Bernie Madoff, Who Defrauded Expats, Spanish Celebrities and Banks out of Billions Dies In Jail.
BERNIE MADOFF, the Wall Street con artist who masterminded the largest Ponzi scheme in history and defrauded thousands of investors from all over the world out of billions of dollars, has died in prison aged 82.
According to a US Federal State Prison spokesman, Madoff passed away ‘from natural causes’ just weeks after saying he’d ‘suffered enough’ from his crimes.
The most affected entity in Spain was the Santander Bank, with a loss of €2,330 million from its clients invested through the Optimal Strategic fund, whose investments were handled by Madoff Securities. The group’s client exposure in Optimal Strategic was divided into €2,010 million of institutional investors and international private banking clients, while €320 million were part of the investment portfolios of private banking clients in the group in Spain.
Thousands of expats lost their life savings in the fraud, it took more than 10 years to get a portion of their money back.
Spanish businesswoman Alicia Koplowitz, ranked by Forbes as the country’s richest woman, was among the high-profile victims of the mammoth $50 billion (€37.4 billion) fraud allegedly carried out by Wall Street heavyweight Bernard Madoff.
The 56-year-old Spanish billionaire risked losing €10 million which she invested in Madoff products through her investment vehicle Omega Capital, the Europa Press news agency reported at the time.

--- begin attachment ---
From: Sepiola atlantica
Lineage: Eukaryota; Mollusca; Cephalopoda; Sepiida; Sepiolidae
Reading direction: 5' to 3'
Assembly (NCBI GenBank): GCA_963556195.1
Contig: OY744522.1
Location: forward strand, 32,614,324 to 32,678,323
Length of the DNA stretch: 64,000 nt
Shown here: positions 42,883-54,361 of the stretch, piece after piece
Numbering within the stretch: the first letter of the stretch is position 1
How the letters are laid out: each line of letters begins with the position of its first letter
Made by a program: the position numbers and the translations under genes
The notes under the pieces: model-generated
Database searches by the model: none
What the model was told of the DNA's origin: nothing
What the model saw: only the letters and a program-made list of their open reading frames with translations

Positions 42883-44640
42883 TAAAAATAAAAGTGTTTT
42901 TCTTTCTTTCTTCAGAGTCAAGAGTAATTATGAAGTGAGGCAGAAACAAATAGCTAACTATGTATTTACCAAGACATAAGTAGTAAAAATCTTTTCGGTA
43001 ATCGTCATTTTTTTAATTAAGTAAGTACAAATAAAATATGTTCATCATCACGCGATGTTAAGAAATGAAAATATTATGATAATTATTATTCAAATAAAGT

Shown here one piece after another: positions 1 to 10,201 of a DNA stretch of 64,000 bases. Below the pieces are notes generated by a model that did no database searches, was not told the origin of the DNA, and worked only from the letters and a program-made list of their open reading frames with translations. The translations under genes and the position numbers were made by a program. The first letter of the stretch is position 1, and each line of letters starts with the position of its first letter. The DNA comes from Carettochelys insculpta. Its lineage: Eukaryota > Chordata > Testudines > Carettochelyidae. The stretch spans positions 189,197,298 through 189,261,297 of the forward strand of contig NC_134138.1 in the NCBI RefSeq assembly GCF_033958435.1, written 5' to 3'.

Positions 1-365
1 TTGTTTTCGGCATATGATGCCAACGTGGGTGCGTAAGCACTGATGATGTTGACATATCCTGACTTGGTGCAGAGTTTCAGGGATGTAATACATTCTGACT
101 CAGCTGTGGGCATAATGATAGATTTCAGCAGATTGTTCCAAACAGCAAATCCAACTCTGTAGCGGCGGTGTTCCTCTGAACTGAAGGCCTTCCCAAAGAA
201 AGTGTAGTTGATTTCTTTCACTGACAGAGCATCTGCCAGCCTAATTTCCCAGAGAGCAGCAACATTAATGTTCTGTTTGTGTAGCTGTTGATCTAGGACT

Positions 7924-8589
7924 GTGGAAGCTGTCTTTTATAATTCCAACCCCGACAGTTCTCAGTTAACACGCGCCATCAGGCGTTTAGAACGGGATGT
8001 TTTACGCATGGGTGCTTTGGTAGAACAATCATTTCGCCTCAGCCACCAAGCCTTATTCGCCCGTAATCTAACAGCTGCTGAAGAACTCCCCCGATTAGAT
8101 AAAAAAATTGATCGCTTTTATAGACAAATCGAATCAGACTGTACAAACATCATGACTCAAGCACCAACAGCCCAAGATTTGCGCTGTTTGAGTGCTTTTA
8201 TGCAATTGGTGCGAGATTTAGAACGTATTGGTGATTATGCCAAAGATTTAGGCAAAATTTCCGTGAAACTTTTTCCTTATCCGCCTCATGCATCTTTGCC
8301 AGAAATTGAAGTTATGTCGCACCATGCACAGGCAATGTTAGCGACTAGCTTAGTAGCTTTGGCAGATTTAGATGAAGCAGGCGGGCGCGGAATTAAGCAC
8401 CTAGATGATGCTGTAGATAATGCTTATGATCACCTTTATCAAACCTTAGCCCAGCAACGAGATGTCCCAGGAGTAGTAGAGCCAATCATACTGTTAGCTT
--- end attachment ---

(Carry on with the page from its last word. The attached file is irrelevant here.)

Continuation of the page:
She and her older sister Esther jointly ran builder Fomento de Construcciones y Contratas between 1989 and 1997 after inheriting the company from their late father.
Koplowitz sold her share of the firm to her sister in 1997 for $800 million and then built up her fortune through investments in real estate in Europe and the United States as well as in financial markets.
Last year, Madoff had requested an early release from prison due to health issues, including kidney disease, but that request was denied.
The biggest Ponzi scheme in history
Madoff had been serving a 150-year sentence after pleading guilty in 2009 to 11 federal felonies and admitting to having run a major Ponzi scheme that impacted businesses, organisations, banks and families around the world, including across Europe.
He had initially launched his firm, Bernard L Madoff Investment Securities in 1960, with the company quickly becoming a major player on Wall Street and the financier serving as chairman of the Nasdaq stock exchange.
While his firm was investigated by the US Securities and Exchange Commission on several occasions due to its exceptional returns, it was only in the wake of the global recession that the extent of Madoff’s scheme was found out.
The financier had told clients that they had holdings of roughly $50bn- €60bn in his company. However, when they tried to withdraw billions of dollars in funds, he was unable to come up with the money.
That is because Madoff had been using money paid to him by clients to fund deposits to new investors since the 1990s, investigators alleged, in a plot that has been deemed the biggest Ponzi scheme in history.
A full list of institutional investors, including other Spanish banks, that lost millions in Madoff’s scheme can be found here.